Removing the Ripples

Measuring Characteristic Impedance and Effective Dielectric Constant of PCB tracks using a Vector Network Analyser page 3

    The results at +900 and -900are averaged by using Formula 1 for complex numbers, and simply adding together and dividing the sum by two for the others . This removes the ripples and the result is more representative of the measurement at 00. The effect of this is shown in Figure 2. Note that not only have the ripples been removed, but the first inductive measurement has dropped considerably also.

[Graph showing Eeff, L, C and Zo v Frequency]

Proof

There is a rise in impedance with frequency that could be a measurement error. In order to first eliminate this, a short piece (14 cm) of semi-rigid cable was measured by the same method and the result is compared with the microstrip in Figure 3.

[Graph showing Zo v Freqency]

    It can be seen that the Semi-Rigid gives virtually a straight line at 50 Ohms, as would be expected of a cable of this quality. This proves that the measurement method does not introduce a slope and the rise in characteristic impedance with frequency for the measured microstrip is real. It is interesting to note that the microstrip is 50 Ohm at about 1400 MHz, and this is the sort of frequency that would correspond to the typical measurement rise time of a TDR. It would appear therefore, that the formula by Brian C Wadell which was used to calculate the Zo, is accurate only at the frequency typically measured by a TDR. This would also be true for the other two formulas used for our microstrip calculators.

Comparison of Results With Return Loss Measurements

Many return loss measurements of microstrip transmission line have been made in a FLEXI-BOX, which has a track length of 5.5 cm. This is not long enough to make characteristic impedance measurements, but is suitable data for comparison. The characteristic impedance of the 3.1 mm sample displayed in Figure 2 was used to approximate the expected return loss of the microstrip with the two mismatches that would be present with two connectors as used in the return loss measurement. This is compared with a typical return loss measurement made with a 3.0 mm microstrip fitted in a FLEXI-BOX in Figure 4.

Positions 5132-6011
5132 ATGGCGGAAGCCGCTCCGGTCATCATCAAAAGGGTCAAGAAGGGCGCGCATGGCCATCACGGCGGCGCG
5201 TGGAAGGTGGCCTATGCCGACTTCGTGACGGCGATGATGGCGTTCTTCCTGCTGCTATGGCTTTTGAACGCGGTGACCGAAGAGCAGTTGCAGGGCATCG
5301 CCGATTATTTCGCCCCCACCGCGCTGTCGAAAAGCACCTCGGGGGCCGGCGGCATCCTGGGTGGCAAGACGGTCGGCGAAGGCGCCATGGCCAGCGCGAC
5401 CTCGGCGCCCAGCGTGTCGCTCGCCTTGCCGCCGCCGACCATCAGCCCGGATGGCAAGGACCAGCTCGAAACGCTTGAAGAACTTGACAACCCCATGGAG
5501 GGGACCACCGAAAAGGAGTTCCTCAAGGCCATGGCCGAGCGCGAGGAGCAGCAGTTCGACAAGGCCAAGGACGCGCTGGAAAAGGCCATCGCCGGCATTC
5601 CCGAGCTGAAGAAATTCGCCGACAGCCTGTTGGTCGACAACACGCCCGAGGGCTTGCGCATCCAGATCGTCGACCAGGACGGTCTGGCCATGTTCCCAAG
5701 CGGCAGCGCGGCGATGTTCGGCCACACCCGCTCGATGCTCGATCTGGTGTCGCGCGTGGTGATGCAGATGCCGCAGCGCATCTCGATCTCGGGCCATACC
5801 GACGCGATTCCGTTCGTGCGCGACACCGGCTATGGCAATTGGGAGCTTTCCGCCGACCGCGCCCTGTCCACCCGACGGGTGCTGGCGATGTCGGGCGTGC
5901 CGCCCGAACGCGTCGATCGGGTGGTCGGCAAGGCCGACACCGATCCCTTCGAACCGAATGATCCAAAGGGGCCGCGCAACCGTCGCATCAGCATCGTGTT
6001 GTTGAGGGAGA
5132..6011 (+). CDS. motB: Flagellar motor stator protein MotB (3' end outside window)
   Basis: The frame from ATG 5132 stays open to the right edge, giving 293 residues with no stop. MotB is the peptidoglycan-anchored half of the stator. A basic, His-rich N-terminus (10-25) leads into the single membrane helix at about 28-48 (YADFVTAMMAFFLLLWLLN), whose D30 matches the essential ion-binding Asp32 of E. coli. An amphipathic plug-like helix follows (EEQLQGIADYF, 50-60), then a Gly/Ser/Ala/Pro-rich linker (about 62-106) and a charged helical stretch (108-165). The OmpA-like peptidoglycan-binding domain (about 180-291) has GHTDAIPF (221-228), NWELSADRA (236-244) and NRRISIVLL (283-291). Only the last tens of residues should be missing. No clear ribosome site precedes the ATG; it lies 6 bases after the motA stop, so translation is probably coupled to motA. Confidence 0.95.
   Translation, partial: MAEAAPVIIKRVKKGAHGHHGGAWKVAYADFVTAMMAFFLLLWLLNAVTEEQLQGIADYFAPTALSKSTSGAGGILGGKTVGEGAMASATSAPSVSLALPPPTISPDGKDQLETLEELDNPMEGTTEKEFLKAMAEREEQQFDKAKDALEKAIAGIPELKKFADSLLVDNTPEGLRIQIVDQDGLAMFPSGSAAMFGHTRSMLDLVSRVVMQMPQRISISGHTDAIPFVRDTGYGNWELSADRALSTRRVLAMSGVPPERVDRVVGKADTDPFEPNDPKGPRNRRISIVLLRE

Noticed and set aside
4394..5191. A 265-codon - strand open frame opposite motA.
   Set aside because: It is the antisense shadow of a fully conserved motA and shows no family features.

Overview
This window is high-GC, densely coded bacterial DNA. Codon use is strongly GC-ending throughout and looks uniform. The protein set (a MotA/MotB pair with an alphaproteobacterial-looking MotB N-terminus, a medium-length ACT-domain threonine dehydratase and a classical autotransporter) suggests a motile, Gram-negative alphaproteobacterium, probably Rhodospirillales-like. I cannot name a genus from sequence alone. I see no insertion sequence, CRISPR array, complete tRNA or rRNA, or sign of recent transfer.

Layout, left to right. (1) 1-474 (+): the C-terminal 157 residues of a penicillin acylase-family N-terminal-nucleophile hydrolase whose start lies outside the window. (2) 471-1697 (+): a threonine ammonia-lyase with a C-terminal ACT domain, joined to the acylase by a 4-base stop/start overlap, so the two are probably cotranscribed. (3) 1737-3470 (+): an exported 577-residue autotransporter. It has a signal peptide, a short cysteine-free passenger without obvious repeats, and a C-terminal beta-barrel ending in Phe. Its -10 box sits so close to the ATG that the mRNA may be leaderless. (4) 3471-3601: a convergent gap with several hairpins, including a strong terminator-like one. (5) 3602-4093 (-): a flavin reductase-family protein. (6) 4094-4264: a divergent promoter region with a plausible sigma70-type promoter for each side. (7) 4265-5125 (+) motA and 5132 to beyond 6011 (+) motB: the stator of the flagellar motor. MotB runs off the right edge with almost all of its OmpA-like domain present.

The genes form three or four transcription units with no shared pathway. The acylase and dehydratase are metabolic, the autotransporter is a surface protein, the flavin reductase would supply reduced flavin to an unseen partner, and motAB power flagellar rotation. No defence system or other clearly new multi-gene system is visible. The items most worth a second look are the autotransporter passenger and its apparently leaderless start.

[Return Loss Graph - S11 v Frequency]

    There is good correlation between these curves which can be understood with the aid of the following analyses.

    Firstly, consider the portion of curve below 600 MHz. The measurement in the FLEXI-BOX has a much better return loss than the calculated values. This is because the track has not yet started acting as a transmission line. The 3.0 mm wide track in the box is basically just a very small inductor between the input and output measurement ports at 0.3 MHz. At this frequency, a two inch nail would give similar results! As the frequency is increased, the impedance of the track increases until it behaves like a transmission line at 600 MHz.

    The curve down from 600 MHz to 1400 MHz is indicative of the Zo rising from a calculated 47.4 Ohms at 600 MHz to the measurement system impedance of 50 Ohms. The return loss levels do not match exactly, but the minimum occurs at the same frequency which indicates both tracks are 50 Ohms at the same frequency.

    From 1400 MHz upwards, the Zo increases from 50 Ohms until it reaches a calculated value of 54.19 Ohms at 2600 MHz. The shape of the curves matching quite well.

    It is reasonable to assume from these observations that the rise of impedance over frequency and it's passing through the system impedance of 50 Ohms at approximately 1400 MHz are all real. It is a simple comparison using basic principles and needs no complicated calculations or advanced simulations.

Conclusions

1) The method is valid and gives results that compare favourably with previous return loss measurements.

2) The data obtained over a frequency sweep with a VNA is more useful than that which can be obtained with a TDR measurement, because it is possible to select a more accurate impedance at the required working frequency.

3) The method is suitable for coaxial cables.

The Characteristic Impedance Calculator for the Measurement of PCB Tracks and Coaxial Cables Using a Vector Network Analyser is accurate, but it is a little tedious to enter the large amount of data required for a full frequency sweep and it is necessary to check data entry carefully before calculation. If a large number of measurements are made and the results are required in a chart, it is preferable to use a spreadsheet.

  William Jeffrey Highton

16/1/2005

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